There is no substitute for knowing CS50 exists for learning to program. There is no substitute to "Speed Secrets" (the book) for learning to drive fast, etc, etc.
The problem is that, as a beginner, you don't know what's good. As a beginner, you don't know that this really will prevent any knee instability:
http://www.moveforwardpt.com/assets/cbe46e14-86d6-4ed1-8d53-... (PDF warning)
or these really are ALL great exercises:
I wish I had someone give me these things as a kid. I would have wasted much less time.
I decided to give this course a go after reading the eye-opening paper The Structure and Interpretation of the
Computer Science Curriculum , and then discovered the edx course in HN  .
Although having programmed for many years it totally changed the way I look at programming; I followed this with the sadly unfinished but still excellent How to Design Classes , which consistently extends this initially FP approach to OO. To check how this approach is language neutral, have a look at Design Recipes in C .
Another neglected but wonderful resource is MIT OCW Elements of Software Construction (the 2008 version) , which, like the above, is centered around design rather than coding.
What did I get out of all this? A systematic approach to programming.
However, since we're in the 'you don't know what you don't know' thread, I really have to ask. Are Jeff's training exercises really that good?
I can tell you for sure that the exercises I linked are great and essential. I have found them on my own over years, and it was a breath of fresh air to see someone present them.
On the other hand, a topic that interested me for a while was rate of protein absorbtion (i.e. "Can we only absorb 16 grams of protein in a sitting, and eating anything over that is a waste."). Jeff presents a strong opinion, which is that there is no limit, but I don't think his logic is solid. Seems like the issue is still very much under debate, and while what he says makes sense, I doubt he knows it to be fact, though he presents it as such.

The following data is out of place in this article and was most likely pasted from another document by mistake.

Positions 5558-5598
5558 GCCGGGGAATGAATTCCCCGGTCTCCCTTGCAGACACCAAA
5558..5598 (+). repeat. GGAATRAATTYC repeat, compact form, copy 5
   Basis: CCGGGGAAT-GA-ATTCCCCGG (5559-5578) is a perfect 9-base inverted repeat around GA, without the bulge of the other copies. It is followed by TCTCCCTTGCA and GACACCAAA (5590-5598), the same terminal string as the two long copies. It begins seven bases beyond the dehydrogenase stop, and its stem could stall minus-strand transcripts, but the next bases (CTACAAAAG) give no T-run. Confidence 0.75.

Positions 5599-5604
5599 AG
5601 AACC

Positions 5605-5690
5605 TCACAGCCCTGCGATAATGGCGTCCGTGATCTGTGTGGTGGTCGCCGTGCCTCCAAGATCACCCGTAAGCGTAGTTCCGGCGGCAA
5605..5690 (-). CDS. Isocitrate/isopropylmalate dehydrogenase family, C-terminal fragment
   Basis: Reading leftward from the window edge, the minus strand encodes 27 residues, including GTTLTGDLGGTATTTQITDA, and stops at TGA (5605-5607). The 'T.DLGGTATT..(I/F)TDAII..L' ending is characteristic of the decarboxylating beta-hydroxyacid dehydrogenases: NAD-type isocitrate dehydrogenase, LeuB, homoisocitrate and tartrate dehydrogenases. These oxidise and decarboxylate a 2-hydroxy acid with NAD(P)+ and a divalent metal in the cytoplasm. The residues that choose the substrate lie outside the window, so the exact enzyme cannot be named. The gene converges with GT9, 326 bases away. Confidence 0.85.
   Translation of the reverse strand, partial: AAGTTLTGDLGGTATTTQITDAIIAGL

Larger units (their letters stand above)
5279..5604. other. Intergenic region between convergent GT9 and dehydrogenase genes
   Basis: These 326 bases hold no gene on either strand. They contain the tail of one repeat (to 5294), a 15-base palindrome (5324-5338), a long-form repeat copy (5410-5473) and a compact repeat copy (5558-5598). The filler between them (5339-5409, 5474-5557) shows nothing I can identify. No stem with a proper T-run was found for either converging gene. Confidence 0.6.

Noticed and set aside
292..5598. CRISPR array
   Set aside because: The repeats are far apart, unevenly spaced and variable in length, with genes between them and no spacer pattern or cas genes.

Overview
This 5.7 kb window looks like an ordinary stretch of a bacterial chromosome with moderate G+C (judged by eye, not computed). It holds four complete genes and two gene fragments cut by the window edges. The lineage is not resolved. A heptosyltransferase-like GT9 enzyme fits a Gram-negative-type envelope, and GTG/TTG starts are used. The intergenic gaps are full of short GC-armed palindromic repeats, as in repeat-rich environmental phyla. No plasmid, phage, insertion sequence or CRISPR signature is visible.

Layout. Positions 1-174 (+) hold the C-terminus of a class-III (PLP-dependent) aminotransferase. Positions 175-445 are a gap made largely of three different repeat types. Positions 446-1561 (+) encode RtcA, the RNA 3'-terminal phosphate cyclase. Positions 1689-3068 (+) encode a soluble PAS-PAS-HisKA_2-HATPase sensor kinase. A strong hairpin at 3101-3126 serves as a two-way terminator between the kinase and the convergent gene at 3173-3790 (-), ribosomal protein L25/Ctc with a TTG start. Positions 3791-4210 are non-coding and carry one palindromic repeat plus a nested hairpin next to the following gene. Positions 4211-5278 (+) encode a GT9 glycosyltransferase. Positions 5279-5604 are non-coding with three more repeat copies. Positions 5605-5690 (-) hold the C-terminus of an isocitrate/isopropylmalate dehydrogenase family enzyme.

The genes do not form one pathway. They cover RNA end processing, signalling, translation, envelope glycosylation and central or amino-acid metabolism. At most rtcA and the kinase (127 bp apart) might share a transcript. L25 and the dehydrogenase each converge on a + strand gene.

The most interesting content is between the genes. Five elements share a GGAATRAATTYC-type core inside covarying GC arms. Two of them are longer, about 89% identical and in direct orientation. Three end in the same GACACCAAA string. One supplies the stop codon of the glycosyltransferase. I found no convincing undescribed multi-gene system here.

On the other hand, I do buy into the whole "physical therapist" part of his brand. But you can't keep pushing new videos telling people to do the same 5-10 exercises.
If "teaching yourself" means trying to find resources to learn something you're interested in, why would that make you an idiot?
Don’t need a teach for that instruction though.
we all have blindspots, much more when we're just starting something new.
You don't need "a good teacher and a structured education system" to identify that, because what's essential in a domain is not a function of you. It's a function on the domain itself. Or, in other words, it's enough for a good teacher somewhere to identify important areas and create some structure, and everyone can benefit. You don't need that teacher for yourself (but you might want to read his book).